Maybe its just me but I miss my levers. MCB hits all of the right notes for me when it comes to handing out information but when the time for action arrived I felt hamstrung. That may be a feature in such a procidure oriented game but its not my bag.

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D&D Encounters for March, 9

March 10, 2011 at 2:34 pm (Uncategorized)

I played in this weeks D&D Encounter and it was a blast! We had two, very full tables at FTW Games here in Chesterfield VA and the store was packed with folks playing not only D&D but also MtG, 40k and some other games I didn’t recognize. At our table we ended up with six players (three healers, a dragonborn tank, and two mages. The GM and other players were great to game with dispite some problems with the adventure as written.

Let me be sure to say that the problems with the adventure were not the combat encounters. The combat was fun, engageing and challenging. The problem showed up in the RP setup for the game. I would also like to say that these problems were not the GMs fault. The GM ran the adventure as it was written, the problem was that the adventure setup was poorly written.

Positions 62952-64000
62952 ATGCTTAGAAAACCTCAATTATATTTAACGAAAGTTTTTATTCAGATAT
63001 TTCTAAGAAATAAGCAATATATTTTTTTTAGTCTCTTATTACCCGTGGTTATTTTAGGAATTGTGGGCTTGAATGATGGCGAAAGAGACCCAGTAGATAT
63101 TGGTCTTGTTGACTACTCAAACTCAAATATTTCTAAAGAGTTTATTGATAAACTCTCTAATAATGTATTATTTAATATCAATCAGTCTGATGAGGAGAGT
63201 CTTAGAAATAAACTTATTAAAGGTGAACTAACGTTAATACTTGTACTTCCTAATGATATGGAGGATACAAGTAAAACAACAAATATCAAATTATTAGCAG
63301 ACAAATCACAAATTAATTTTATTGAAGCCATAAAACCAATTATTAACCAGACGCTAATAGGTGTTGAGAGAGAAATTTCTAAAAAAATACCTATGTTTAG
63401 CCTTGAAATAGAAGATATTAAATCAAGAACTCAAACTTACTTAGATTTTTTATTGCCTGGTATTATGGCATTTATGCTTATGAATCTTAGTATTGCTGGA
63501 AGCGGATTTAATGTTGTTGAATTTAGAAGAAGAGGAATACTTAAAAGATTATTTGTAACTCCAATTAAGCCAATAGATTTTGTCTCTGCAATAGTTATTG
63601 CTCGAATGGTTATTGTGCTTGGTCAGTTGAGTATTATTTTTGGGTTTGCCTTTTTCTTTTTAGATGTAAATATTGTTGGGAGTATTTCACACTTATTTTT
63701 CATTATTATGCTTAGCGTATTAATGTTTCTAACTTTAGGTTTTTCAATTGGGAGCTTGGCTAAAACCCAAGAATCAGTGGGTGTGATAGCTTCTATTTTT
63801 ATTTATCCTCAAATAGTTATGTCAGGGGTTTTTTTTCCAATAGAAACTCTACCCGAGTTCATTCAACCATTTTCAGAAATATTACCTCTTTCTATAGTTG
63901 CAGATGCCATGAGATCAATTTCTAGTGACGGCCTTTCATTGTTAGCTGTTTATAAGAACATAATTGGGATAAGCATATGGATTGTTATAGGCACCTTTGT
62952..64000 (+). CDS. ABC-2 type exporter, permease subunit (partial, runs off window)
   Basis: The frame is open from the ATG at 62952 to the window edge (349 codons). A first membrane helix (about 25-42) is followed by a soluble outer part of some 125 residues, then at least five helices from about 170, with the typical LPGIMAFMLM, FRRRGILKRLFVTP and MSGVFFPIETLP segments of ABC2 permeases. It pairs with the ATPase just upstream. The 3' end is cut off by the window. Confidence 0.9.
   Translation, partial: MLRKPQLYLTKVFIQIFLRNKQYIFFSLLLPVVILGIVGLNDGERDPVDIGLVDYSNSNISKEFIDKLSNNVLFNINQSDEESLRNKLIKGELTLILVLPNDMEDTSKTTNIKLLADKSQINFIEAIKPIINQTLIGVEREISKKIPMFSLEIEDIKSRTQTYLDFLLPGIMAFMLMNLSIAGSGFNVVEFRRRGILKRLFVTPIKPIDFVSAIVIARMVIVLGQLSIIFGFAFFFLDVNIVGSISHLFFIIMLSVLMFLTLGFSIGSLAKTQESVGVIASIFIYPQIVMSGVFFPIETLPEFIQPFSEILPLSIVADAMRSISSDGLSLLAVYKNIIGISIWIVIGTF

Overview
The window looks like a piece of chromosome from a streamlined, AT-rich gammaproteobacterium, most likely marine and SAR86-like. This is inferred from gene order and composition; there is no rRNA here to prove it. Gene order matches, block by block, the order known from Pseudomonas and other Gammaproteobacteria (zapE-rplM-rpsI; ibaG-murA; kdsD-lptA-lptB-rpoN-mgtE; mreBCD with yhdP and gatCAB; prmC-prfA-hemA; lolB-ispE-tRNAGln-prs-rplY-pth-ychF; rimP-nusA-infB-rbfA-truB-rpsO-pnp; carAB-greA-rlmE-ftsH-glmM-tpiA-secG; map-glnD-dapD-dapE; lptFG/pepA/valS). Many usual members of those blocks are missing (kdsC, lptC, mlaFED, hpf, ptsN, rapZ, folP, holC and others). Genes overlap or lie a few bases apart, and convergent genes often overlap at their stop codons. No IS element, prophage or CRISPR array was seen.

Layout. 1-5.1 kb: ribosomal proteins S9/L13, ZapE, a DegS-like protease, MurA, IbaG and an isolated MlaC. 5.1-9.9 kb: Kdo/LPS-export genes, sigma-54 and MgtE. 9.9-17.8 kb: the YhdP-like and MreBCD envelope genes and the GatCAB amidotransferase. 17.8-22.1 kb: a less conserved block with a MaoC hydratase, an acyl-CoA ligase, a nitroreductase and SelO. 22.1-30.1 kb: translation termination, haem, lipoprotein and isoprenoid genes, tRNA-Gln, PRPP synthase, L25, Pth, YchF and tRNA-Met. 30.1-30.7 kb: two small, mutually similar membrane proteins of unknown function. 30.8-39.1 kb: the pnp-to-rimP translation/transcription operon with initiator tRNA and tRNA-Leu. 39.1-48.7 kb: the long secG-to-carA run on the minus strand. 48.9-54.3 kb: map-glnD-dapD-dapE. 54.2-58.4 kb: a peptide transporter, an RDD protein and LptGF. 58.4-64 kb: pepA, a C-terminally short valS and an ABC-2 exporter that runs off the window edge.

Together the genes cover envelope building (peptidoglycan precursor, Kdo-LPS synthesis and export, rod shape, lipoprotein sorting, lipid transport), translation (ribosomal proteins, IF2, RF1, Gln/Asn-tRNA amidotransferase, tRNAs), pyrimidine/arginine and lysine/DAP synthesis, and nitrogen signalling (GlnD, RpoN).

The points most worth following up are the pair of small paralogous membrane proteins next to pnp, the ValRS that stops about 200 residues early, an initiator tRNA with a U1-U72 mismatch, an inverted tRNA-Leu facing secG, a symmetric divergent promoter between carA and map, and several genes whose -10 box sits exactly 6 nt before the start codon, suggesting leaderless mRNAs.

Now I can get into where I felt the problems lay. The first problem was that the adventure seemed to want to lay out bread crumbs for the PCs to follow rather than handing the players the plot stick. In a situation like D&D Encounters where the whole scenerio is designed to be completed in under two hours, asking the players to walk their characters out the door of the bar (which was the trigger for the real plot giver) is just too much to ask. Once the plot giver (level 10 Dwarf Redshirt) showed up and actualy explained what the PCs needed to do we then wasted time trying to figure out how to keep Sir Redshirt from going with us. I blame the adventure for this. The GM played out the scene over the dead bodies of our fellow settelers just as instructed in the adventure. The problem was that the adventure as written made it seem as though the party needed to convince Sir Redshirt not to leave the safety of the settelment. We all tried rolling against him, we divised plans to knock him unconcious and tie him up, we did everything except give up and move on.